Solar is meh ok but nuttin to start gettin' excited over––trees again.


Ah, but if your wind speeds at 100' are decent then the tower cost is worthwhile.  The nice thing about a generator/battery/inverter system is that you can add solar in small increments which just goes to reduce your generator run time.  I posted recently about going from a hundred watts of solar in my new cabin to 500 watts and it is now enough that if I weren't running the shop too I could run the house without any generator on sunny days.  Solar became cost effective for me when I looked at how much fuel for the generator was costing.  The payback for my latest panel purchase compared to buying gasoline was about three years.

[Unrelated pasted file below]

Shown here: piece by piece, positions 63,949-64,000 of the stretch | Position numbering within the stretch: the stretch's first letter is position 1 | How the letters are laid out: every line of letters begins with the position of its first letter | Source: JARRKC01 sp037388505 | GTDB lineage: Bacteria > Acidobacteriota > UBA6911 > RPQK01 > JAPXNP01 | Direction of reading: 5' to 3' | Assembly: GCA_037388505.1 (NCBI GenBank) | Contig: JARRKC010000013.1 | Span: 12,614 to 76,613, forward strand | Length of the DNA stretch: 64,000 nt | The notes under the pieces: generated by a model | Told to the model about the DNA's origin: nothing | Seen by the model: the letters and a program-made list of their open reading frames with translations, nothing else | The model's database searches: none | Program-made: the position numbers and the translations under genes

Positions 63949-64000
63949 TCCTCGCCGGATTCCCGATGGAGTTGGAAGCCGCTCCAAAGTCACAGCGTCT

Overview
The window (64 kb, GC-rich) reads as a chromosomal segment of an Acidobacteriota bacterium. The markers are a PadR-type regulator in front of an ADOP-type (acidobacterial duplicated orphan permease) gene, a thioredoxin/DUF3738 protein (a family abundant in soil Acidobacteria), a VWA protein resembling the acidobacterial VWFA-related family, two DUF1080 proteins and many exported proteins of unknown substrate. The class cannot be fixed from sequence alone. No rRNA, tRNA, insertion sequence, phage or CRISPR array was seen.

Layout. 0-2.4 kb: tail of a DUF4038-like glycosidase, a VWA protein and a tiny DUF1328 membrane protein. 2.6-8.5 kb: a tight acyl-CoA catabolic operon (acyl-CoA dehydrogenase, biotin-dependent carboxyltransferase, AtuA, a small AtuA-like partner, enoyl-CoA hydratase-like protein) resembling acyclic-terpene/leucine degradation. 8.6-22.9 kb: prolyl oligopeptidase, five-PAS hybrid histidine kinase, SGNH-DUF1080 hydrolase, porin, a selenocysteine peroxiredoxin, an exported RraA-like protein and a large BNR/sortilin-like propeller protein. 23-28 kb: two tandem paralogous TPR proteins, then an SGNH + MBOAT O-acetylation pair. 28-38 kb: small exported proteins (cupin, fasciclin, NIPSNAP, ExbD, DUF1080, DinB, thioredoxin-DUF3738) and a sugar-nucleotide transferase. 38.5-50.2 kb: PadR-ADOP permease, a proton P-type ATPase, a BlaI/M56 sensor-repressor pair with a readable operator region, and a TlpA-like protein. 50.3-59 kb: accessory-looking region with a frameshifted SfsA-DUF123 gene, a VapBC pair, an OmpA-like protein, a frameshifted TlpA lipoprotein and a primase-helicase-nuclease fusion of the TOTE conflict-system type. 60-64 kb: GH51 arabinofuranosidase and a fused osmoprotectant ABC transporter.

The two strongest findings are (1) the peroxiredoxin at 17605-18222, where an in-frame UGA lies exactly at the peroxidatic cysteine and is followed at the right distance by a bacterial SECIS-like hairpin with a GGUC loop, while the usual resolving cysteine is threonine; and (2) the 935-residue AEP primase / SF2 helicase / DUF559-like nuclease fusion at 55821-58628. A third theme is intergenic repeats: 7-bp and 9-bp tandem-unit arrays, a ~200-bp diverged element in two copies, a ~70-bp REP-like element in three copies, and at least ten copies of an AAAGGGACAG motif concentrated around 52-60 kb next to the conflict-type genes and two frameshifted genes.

My old house had an array big enough that I only needed to run the generator once or twice a week for a few hours.
Link Posted: 12/18/2009 4:31:52 AM EDT
[Last Edit: 12/18/2009 4:37:09 AM EDT by Bladeswitcher]
Originally Posted By mongo001:
If I had the financial ablility, I'd be off grid.




Yep, it costs a hell of lot of money to avoid paying for electricity.

Our grandparents and great-grandparents praised God and the REA when the electricity finally came. It improved their quality of life immeasurably. Now we want to live without 10 cent kwh power? Makes no damn sense (except for SHTF situations) . . . buy a generator for emergencies and thank your lucky stars you live in a country where cheap power flows plentifully.
Link Posted: 12/18/2009 5:23:24 AM EDT
http://www.buildanark.net/index.php?pages/What%20you%20can%20do%20with%20your%20Generat­or.html

And there is videos on a couple of basic AE systems at

www.homesteadingandsurvival.com

Lots you can do with just a generator. Lots more you can do with your generator and a couple panels.